A typical zooplankton species found in the North Sea. (Courtesy of the Alfred Wegener Institute)
Tiny plankton play an important role in the ocean ecosystem. Scientists believe they may be able to witness some of the effects of climate change by tracking the size and number of these and other organisms and fish living in the water. Radio Deutsche-Welle's Andrew Ryan took a trip to the islands of Helgoland with researchers to see what they could see at the bottom of the North Sea.
GELLERMAN: It’s Living on Earth. I’m Bruce Gellerman.
Plankton get no respect. The tiny marine animals aren’t charismatic like polar bears, cuddly like pandas or awe-inspiring, like whales. But without plankton, the whole ocean food web would unravel, which is starting to happen in some places. One of them: Helgoland in the North Sea, where Radio Deutsche Welle’s Andrew Ryan traveled for our story.
[WATER NOISES; MOTOR ROARING]
RYAN: Our small white research vessel pitches across the channel that divides the two islands of Helgoland. Storm clouds are gathering overhead but with our fluorescent orange rain gear we’ll stay dry as a bone. This is a typical research run, and our mission is to check the water temperature and salinity and pull in samples of both water and marine life.
WILTSHIRE: What you see now is a big net which has just been put in and we will tow it, it’s called a cuckofie where we’ll actually sieve out all the small organisms. And when it comes back on board, you’ll see that it’s sort of like a big soup.
RYAN: That’s Professor Karen Wiltshire, one of the director’s of the Alfred Wegener Institute’s Helgolan Marine Research Station. She’s my guide for today’s sea excursion.
RYAN: What’s gonna be in our soup today?
WILTSHIRE: Well my guess is that there will be very, very many microalgae, little tiny algae, and you won’t actually see them with the naked eye except that you’ll see this sort of sludge and if you look at it under a microscope there are millions and millions of little cells.
RYAN: It doesn’t sound like the most delicious soup, but for marine creatures this is a veritable buffet. But as we’ll find out the menu is changing, and with those changes come new customers.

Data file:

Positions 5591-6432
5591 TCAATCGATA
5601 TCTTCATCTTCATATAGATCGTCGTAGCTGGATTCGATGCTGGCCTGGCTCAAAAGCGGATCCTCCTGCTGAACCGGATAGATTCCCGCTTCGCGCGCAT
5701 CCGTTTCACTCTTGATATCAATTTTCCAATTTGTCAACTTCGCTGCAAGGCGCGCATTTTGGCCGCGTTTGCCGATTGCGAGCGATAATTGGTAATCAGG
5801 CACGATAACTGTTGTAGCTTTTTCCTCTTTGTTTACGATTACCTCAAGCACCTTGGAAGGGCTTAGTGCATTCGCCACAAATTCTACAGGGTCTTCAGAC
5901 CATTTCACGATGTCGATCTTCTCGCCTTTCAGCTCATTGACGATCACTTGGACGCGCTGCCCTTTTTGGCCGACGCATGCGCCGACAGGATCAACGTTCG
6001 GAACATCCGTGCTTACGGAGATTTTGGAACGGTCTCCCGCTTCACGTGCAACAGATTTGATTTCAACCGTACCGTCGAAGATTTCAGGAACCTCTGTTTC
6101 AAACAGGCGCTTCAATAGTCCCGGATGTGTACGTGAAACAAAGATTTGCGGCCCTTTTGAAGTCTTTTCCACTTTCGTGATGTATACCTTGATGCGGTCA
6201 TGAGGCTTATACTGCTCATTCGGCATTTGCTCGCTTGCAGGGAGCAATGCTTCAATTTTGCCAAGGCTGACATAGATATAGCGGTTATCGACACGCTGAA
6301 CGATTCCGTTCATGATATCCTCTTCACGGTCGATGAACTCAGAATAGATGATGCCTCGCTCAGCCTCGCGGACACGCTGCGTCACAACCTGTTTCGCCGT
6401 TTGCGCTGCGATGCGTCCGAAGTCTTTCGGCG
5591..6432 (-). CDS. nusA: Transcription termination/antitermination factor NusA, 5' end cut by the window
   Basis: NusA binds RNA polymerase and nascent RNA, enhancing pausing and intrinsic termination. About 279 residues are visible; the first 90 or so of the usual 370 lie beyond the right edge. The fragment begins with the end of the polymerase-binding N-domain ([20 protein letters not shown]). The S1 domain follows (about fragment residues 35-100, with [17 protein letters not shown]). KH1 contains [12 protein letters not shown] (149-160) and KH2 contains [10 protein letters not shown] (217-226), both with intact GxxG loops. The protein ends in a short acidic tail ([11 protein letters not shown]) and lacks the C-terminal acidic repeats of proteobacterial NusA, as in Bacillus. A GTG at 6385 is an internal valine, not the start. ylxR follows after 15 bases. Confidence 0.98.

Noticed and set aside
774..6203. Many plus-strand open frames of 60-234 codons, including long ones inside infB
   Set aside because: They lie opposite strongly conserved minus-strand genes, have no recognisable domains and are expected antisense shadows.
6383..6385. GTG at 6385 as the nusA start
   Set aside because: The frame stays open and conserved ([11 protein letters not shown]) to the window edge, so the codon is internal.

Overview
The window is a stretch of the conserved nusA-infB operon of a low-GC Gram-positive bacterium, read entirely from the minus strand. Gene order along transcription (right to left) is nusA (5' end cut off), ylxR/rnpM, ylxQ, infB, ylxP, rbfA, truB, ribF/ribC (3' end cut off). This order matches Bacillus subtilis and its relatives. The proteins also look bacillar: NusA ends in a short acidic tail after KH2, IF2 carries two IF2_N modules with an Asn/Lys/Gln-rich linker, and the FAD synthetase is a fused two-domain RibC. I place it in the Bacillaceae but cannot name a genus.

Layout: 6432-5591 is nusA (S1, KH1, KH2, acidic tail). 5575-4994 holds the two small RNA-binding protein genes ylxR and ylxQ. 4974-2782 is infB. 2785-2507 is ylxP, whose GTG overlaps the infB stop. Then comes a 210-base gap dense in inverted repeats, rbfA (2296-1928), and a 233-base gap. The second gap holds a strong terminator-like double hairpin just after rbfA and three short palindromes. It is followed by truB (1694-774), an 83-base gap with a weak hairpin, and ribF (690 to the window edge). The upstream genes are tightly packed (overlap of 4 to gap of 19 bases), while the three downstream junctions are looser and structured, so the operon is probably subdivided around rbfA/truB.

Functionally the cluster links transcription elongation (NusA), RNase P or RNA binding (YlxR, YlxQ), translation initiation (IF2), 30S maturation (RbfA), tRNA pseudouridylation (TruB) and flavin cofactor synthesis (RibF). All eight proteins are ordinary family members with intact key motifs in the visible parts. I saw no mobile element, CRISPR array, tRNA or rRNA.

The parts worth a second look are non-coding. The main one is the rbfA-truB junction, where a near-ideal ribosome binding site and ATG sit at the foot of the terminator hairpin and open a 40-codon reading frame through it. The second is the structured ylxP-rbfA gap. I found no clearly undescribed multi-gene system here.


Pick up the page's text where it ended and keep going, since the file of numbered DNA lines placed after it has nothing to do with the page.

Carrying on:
Workers hoist in a long, white gauze net which looks a bit like a windsock. Then they pour the contents into a bucket.
WILTSHIRE: There’s not very much in it at the moment actually.
RYAN: So it’s kind of a brown, sludgy color.
WILTSHIRE: Yeah, actually the brown in it is most likely microalgae because they have pigments because they photosynthesize.
RYAN: Is this the phytoplankton?
WILTSHIRE: Yeah, exactly, it’s the phytoplankton. Those are the ones that we’re looking at very closely here because they’re at the bottom of the food chain, it’s what basically everyone feeds on. So if something changes at the bottom, you can expect an upward cascading effect. So that’s why we look at it everyday.
RYAN: Marine biologists have been monitoring changes in the waters around Helgoland everyday since 1962. And the biggest change they’ve noticed has been the temperature, which has gone up 1.5 degrees Celsius in the last fifty years. And even more dramatically, the winter temperatures alone have increased by four degrees. As a result, fish like Cod, which like cold water, have moved north. And near Helgoland, researchers have seen an influx of warm water fish like Red Mullets and a diverse array of jellies and little crustaceans. Karen Wiltshire says that warmer water has also had a profound effect on the ocean’s microalgae, the phytoplankton.